Japanese flying-car developer SkyDrive has successfully launched test flights of a cargo drone, according to a company press release.
“[This] could revolutionize the way heavy goods are transported and speed up the movement of equipment in remote locations.”
The first test launched earlier this month in Toyota City, Japan. A company spokesperson said the drone moved “heavy equipment in remote locations.” Additional testing will be carried out later in the month.
“This new technology has been tested with a load capacity of [44 pounds] — utilizing SkyDrive’s world-leading aircraft development technology to achieve high safety standards. There is the potential to develop this further and achieve greater capacity loads of up to [110 pounds], according to demand. The cargo drone also has the potential to change the way products are moved from manufacturers to warehouses and onto depots.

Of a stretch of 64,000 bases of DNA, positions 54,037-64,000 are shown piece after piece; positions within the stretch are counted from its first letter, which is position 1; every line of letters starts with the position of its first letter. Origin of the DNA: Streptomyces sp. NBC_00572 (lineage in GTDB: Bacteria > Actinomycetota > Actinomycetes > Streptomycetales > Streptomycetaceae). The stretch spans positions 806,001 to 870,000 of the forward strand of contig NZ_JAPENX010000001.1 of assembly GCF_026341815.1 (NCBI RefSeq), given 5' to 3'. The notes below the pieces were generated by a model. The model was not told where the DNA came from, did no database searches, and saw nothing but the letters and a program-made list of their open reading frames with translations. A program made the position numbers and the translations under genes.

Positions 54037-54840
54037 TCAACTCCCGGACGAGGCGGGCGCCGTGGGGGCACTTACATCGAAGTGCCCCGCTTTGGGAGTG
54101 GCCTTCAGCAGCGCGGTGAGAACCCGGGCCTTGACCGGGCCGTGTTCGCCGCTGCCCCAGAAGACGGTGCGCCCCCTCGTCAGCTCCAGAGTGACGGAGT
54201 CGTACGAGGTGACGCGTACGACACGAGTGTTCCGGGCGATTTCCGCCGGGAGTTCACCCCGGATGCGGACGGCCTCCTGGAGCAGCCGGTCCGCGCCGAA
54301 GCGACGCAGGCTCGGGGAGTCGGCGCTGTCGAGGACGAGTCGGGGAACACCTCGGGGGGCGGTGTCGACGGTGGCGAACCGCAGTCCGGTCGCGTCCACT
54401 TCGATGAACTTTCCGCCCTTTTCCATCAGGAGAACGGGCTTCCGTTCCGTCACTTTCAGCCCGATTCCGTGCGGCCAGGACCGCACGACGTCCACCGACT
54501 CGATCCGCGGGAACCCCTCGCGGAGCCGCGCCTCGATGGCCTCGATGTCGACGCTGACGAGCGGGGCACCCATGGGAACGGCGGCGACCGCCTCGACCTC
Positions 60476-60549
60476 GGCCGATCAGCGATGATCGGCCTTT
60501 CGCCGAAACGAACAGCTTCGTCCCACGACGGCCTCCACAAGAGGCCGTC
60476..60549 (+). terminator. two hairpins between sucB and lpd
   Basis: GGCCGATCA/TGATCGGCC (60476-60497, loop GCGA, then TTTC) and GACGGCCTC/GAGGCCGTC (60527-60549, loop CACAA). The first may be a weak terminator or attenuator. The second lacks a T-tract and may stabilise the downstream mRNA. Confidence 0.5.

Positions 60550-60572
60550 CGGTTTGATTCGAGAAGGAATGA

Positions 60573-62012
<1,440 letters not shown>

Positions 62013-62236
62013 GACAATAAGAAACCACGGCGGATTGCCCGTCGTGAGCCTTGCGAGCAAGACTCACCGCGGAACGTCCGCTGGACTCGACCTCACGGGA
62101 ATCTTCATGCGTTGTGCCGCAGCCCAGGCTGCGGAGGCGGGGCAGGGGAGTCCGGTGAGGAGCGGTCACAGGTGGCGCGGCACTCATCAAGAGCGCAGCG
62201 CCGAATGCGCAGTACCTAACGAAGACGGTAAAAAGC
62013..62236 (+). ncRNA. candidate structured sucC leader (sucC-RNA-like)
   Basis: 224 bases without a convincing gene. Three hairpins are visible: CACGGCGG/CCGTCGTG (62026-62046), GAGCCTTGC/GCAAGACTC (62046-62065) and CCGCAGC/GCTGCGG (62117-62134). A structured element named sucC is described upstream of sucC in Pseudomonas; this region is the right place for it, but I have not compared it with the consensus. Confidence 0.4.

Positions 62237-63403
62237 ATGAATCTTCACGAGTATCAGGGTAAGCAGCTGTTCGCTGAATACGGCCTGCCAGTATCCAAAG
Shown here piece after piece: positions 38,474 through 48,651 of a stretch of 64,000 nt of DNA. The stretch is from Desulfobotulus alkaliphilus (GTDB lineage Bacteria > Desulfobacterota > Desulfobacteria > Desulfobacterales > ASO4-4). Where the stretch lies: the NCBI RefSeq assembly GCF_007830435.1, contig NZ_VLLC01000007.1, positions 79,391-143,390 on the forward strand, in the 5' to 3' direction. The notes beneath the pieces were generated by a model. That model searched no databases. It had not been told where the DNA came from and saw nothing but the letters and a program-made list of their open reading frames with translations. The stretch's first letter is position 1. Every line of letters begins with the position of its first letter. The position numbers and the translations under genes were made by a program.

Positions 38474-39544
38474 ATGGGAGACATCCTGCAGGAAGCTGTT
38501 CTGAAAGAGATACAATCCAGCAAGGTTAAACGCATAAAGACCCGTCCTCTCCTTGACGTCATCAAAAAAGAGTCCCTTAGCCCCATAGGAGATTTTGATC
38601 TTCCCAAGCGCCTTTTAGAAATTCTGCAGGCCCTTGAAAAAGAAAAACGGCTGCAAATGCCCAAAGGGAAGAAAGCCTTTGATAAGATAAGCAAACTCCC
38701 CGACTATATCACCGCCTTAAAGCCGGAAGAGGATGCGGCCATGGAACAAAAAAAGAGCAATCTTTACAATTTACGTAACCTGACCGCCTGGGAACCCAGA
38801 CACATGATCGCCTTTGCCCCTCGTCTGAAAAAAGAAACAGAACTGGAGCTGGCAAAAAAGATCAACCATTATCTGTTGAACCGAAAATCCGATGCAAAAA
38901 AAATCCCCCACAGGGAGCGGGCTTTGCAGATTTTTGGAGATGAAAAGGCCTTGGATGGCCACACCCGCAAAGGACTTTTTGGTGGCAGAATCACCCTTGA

“Our cargo drone has proven to deliver by safely lifting loads of up to [44 pounds] in a mountainous area — saving time and money,” SkyDrive CEO Tomohiro Fukuzawa said.
The company plans to use delivery drones across rough terrain such as slopes, mountain valleys, overpasses, power transmission towers, civil engineering/construction sites or agricultural fields.
- Total length – 4 feet, total width – 5.5 feet
- Recommended maximum payload – 60 pounds
- Flight speed: 25 mph
- Flight time: 15 minutes
Delivery drone testing has – pun intended – taken off in 2019.
This past month, Chinese drone company XAG teamed up with Airbus to launch delivery trials. Drones carry food deliveries from a noodle shop to select customers in Guangzhou via the Drone Cargo WeChat app. The maiden voyage saw one of XAG’s plant-protection drones, the P30, deliver a meal on a pre-determined, one-mile route to a rooftop landing pad in under 5 minutes.
In October, Uber Elevate unveiled a new food-delivery drone at Forbes’ Under 30 Summit. With a range of 18 miles and an 18-minute flight time, the six-rotor aircraft can carry “enough food to feed two adults.” The company expects the program to roll out in San Diego where Uber Elevate has been testing urban aerial delivery via the UAS Integration Pilot Program (IPP).
Jason is a longstanding contributor to DroneLife with an avid interest in all things tech. He focuses on anti-drone technologies and the public safety sector; police, fire, and search and rescue.
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